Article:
HUNTSVILLE, Alabama—Russia’s invasion of Ukraine, and Ukraine’s furious response to it, have opened the eyes of militaries around the world to the role small UAS can play in warfare, an Army requirements chief said.
That includes the U.S. Army, which is looking for ways to do SUAS warfare better.
“The first thing I do in the morning, I wake up, roll out of bed, have my coffee and I’m on the Telegram app looking at open-source intelligence of what’s going on in drone warfare, both from the Russian and the Ukrainian side, as well as non-state actors around the world,” said Lt. Col. Michael Brabner, the Air Branch Chief in the Maneuver Capability Development Integration Directorate’s Robotics Requirement Division.
His team is writing requirements for seven SUAS programs under the Joint Small UAS architecture, including the short-, medium- and long-range reconnaissance systems, tethered UAS and first-person view systems.
“We’re trying to look to not only change doctrine, how we’re going to fight in the future, just kind of emulating what we’re absorbing watching Ukraine and Russia right now…,” he speaking at the AUVSI Pathfinder chapter annual conference earlier this week.
Reports have indicated Ukraine having three out of five drones shot down, losing up to 10,000 of them a day. “Those are commercial, off-the-shelf DJI drones, they’re not connected to a mesh network, they’re not connected to ATAC, they’re not utilizing our tactics, our doctrine, so we can do it better,” he said.
Deputy Defense Secretary Kathleen Hicks on Aug. 28 unveiled a program named Replicator, intended to field thousands of autonomous, disposable systems across multiple domains. Although the program is aimed at countering China, Hicks referenced the role cheap drones have played in the war in Ukraine, according to press reports.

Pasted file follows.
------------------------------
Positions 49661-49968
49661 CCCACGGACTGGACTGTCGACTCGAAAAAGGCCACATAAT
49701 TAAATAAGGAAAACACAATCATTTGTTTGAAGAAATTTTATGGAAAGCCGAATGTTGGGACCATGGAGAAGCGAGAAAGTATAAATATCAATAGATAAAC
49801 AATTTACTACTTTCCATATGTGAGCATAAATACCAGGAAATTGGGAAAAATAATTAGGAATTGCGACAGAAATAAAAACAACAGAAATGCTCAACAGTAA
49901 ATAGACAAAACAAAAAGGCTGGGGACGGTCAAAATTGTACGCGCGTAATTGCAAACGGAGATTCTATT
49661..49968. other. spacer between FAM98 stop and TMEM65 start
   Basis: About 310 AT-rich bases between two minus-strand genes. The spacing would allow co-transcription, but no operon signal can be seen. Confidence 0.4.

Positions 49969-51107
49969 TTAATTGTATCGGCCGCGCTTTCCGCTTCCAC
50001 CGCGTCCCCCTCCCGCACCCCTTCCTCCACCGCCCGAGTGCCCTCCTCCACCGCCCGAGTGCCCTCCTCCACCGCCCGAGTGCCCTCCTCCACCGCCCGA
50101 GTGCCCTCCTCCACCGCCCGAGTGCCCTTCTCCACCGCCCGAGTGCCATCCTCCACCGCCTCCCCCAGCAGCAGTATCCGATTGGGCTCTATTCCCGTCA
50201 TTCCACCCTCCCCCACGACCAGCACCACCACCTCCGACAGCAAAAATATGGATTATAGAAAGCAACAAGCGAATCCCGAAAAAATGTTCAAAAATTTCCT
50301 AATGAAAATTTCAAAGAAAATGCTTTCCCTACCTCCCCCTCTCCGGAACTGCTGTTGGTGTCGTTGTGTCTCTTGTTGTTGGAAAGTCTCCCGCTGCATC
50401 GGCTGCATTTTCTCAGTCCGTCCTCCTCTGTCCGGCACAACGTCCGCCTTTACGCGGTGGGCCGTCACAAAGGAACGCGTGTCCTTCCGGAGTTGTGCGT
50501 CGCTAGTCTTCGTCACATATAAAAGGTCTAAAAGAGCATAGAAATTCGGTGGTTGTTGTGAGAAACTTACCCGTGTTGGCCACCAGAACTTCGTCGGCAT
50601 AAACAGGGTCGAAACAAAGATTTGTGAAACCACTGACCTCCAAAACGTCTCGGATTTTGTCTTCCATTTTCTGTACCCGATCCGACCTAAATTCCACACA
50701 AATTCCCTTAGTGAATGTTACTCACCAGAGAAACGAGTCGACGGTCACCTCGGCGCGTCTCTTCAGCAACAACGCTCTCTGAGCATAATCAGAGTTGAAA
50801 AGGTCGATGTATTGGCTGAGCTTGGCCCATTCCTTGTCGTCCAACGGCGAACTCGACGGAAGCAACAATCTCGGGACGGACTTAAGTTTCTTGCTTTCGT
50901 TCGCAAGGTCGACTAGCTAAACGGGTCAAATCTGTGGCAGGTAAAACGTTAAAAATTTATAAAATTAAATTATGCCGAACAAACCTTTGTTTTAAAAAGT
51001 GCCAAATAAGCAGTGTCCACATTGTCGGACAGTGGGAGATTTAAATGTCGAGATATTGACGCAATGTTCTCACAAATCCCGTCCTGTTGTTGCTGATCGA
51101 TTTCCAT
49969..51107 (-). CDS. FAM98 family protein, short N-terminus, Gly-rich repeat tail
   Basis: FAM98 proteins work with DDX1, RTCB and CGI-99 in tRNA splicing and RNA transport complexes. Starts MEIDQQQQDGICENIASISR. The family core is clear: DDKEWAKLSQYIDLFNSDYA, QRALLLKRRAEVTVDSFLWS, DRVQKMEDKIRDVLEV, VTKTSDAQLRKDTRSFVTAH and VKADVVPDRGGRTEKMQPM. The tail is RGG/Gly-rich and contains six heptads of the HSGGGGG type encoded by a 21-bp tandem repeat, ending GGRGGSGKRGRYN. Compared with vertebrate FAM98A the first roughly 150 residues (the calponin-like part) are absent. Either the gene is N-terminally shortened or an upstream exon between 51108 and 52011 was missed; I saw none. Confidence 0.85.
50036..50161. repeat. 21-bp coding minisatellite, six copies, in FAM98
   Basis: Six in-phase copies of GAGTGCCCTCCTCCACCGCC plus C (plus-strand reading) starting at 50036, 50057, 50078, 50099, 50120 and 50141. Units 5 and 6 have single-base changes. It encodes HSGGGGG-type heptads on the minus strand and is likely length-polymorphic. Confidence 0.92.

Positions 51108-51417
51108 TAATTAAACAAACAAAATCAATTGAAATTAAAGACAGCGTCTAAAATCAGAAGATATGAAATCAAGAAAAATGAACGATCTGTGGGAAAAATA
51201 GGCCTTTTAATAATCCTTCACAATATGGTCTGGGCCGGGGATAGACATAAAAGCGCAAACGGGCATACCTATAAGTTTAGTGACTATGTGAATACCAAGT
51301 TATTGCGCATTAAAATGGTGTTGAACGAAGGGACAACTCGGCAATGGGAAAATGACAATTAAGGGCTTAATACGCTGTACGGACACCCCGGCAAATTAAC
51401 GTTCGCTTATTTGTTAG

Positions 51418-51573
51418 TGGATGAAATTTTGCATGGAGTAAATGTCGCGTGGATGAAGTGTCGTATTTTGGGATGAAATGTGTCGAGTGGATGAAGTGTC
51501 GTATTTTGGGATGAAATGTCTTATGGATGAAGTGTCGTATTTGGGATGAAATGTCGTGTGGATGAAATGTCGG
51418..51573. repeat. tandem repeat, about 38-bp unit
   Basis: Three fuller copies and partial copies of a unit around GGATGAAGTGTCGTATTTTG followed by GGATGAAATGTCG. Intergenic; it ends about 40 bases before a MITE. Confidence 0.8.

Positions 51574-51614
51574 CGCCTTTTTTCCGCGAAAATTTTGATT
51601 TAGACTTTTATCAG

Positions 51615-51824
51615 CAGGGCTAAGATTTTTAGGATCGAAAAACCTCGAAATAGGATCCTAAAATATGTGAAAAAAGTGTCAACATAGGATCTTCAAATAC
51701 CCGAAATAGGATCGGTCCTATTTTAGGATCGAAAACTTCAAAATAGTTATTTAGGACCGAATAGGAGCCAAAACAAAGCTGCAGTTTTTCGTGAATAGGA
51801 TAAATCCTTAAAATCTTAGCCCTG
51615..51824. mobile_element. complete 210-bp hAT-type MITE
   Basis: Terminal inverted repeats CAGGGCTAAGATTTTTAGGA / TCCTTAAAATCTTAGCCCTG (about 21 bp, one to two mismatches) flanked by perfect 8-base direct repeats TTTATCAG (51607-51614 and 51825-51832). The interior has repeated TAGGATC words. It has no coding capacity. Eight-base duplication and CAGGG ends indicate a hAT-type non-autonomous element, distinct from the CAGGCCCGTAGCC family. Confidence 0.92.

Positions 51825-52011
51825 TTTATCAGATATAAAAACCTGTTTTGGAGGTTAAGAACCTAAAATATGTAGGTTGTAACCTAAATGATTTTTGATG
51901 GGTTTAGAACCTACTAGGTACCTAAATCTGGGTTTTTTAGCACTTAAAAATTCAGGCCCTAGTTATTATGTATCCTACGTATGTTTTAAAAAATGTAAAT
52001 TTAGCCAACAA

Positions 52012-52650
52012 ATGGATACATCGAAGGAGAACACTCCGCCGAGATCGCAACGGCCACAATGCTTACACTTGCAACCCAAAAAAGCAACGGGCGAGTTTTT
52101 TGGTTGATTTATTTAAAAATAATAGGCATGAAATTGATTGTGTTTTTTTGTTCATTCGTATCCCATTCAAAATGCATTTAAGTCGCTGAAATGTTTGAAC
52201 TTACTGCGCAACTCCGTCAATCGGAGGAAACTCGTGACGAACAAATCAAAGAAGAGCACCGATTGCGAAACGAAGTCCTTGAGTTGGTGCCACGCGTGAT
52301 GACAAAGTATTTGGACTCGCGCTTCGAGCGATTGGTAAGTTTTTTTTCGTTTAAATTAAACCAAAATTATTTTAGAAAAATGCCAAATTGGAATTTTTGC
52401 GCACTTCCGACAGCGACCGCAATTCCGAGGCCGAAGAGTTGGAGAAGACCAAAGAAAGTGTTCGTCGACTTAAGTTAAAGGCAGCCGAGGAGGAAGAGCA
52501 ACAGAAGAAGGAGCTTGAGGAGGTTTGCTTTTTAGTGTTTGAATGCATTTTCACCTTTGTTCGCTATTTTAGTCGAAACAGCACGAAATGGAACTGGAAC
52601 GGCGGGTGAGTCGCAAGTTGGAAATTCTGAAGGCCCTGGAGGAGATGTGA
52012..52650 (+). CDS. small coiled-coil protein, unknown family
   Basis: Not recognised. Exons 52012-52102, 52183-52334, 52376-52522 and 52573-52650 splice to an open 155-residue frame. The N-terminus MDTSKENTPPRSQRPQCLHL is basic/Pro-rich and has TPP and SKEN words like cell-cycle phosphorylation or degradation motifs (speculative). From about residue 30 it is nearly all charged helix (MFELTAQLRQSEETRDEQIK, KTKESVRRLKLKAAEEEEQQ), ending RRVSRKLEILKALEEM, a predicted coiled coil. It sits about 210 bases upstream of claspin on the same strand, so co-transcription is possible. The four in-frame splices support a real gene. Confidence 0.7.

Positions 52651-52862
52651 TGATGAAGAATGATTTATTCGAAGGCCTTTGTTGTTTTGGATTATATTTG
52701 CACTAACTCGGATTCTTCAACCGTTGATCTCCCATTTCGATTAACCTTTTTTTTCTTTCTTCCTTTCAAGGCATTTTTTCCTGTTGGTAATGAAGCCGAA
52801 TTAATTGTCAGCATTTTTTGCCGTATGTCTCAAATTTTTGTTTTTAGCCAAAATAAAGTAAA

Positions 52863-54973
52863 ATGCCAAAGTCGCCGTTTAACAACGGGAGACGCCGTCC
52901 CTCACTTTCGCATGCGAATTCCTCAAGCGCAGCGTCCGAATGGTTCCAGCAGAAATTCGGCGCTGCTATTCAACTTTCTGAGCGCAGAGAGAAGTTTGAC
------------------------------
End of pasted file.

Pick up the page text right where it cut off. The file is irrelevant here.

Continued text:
“We’re very happy to see everything we’re doing that senior leadership are starting to wake up to,” Brabner said of the Replicator program. “If you’re reading that article [about the Hicks announcement], you’re kind of seeing the dollar bills that are starting to get thrown behind small UAS.”
Brabner said, “I typically said the small UAS portfolio in PEO Aviation is the black sheep. Well, now they’re starting to say, hey, I can utilize robotics to not only make contact, maintain contact, and then flip that paradigm. We all remember IED alleys and how we were subject to a time and place of the enemy’s choosing. Now, with robotic-enabled maneuver, and small UAS, we can kind of flip that paradigm on our enemies, and then go back to actually owning the night.”
Most of the videos coming out of Ukraine and Russia are shot in the daytime, he noted. “Given an advanced EO/IR [electro-optical/infrared] sensor on that thing, and now we really own the night. So now we have a sensor with NVG [night vision goggle] thermal capabilities going out there doing our hunting for us.”
The U.S. isn’t the only country paying close attention to the use of small drones. Brabner said Russia has changed the way it uses some of the SUAS.
“I sat in a brief yesterday and it was going over how Russia just changed their doctrine. How easy is it to change doctrine? Kind of a tectonic, glacial process, right? So, everybody remembers the Russian doctrinal TTP [tactics, techniques and procedures] of, blanket everything with artillery. 200-plus rounds. Just get a general grid location and fire for effect. They’ve pulled reconnaissance out of their maneuver elements. Guess where they put it? In their artillery battalions…so, now you have artillery reconnaissance with small UAS,” he said. “Going out there to find that target so you can get those coordinates and then fix them, and you’re going from shooting 200-plus rounds to shooting 30 rounds.”
Harkening back to what Hicks said about Replicator and its usefulness against China, Brabner said China has more small UAS than the United States, and getting more SUAS to the field is crucial.
“What’s the preponderance of systems on the battlefield right now in Russia and Ukraine? The number one killer of main battle tanks: Artillery. The number two killer of main battle tanks: mines. The number three killer of main battle tanks and other military vehicles is loitering munitions and small UAS,” he said.
As for advice to Soldiers just joining the Army, he said SUAS is the way to go.
If you’re going to join the Army…go into robotics, be a UAS operator, be a small UAS operator, get into that field because this is going to be the future fight. I think this is the current trench warfare. And also, whoever masters the counter UAS fight is going to have the decisive overmatch to really push robotic enabled maneuver and overwhelm the enemy.”